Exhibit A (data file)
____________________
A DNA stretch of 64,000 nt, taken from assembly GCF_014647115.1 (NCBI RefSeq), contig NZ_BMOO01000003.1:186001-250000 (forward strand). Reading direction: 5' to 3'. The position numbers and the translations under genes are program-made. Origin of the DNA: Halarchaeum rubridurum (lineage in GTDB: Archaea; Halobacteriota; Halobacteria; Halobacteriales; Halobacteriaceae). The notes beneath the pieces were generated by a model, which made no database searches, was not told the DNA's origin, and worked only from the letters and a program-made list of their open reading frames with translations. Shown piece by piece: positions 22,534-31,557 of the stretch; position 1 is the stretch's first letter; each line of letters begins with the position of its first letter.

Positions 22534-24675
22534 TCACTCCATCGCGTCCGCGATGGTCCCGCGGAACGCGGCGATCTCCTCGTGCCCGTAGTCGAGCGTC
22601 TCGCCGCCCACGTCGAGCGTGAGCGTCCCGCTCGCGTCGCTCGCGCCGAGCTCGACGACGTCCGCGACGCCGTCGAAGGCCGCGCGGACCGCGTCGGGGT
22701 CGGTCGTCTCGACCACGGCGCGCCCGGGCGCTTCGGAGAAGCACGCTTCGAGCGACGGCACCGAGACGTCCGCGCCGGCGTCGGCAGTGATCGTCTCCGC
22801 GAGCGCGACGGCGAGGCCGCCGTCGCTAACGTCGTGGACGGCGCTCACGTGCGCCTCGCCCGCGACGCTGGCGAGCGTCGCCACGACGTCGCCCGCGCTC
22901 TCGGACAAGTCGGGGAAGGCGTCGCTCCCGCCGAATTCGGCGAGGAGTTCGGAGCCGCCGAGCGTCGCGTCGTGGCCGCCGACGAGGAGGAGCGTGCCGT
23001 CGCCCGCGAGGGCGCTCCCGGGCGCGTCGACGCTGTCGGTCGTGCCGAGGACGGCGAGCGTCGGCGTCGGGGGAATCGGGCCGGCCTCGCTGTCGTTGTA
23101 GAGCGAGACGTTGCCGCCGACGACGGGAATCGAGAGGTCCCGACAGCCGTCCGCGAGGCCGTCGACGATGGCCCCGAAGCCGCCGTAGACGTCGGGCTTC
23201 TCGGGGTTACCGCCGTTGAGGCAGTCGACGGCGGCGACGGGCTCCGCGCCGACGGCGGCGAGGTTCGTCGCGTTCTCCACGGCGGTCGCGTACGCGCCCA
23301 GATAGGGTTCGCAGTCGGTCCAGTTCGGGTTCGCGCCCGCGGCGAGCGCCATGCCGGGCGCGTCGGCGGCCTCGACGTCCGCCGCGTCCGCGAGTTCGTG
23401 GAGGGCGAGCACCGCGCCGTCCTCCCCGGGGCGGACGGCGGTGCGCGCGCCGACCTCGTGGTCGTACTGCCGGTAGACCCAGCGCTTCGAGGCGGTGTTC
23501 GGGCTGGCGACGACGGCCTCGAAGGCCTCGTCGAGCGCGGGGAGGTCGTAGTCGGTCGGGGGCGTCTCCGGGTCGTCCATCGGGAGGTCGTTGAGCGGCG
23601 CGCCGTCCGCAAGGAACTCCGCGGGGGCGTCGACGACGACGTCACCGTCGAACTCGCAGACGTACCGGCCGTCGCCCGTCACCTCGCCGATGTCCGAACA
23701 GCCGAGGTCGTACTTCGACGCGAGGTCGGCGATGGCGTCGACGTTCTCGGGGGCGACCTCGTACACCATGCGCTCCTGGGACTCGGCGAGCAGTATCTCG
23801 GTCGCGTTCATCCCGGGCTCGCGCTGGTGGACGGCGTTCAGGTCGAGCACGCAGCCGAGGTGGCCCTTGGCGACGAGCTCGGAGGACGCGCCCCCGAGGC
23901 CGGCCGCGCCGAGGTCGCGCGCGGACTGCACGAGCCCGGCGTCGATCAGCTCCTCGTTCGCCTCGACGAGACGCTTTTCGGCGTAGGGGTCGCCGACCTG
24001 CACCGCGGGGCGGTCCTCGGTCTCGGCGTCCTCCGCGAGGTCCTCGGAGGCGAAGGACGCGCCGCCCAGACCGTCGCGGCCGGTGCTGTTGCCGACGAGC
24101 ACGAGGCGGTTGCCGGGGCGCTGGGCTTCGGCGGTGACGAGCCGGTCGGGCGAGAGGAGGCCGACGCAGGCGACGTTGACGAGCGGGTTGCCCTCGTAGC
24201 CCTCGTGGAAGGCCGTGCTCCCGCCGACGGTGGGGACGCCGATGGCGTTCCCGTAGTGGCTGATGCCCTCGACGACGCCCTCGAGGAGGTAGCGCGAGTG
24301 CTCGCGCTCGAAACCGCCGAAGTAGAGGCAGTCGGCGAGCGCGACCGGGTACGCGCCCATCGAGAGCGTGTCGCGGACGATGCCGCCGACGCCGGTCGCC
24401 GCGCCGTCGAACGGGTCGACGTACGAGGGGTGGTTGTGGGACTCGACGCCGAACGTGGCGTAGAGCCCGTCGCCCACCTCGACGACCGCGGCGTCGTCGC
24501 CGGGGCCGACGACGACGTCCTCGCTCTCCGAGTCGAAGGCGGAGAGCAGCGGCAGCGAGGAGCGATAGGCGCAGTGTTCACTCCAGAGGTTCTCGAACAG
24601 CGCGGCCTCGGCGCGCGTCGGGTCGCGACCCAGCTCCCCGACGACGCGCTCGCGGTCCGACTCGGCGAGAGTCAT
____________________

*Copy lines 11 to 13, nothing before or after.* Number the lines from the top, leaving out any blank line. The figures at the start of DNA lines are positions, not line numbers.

23301 GATAGGGTTCGCAGTCGGTCCAGTTCGGGTTCGCGCCCGCGGCGAGCGCCATGCCGGGCGCGTCGGCGGCCTCGACGTCCGCCGCGTCCGCGAGTTCGTG
23401 GAGGGCGAGCACCGCGCCGTCCTCCCCGGGGCGGACGGCGGTGCGCGCGCCGACCTCGTGGTCGTACTGCCGGTAGACCCAGCGCTTCGAGGCGGTGTTC
23501 GGGCTGGCGACGACGGCCTCGAAGGCCTCGTCGAGCGCGGGGAGGTCGTAGTCGGTCGGGGGCGTCTCCGGGTCGTCCATCGGGAGGTCGTTGAGCGGCG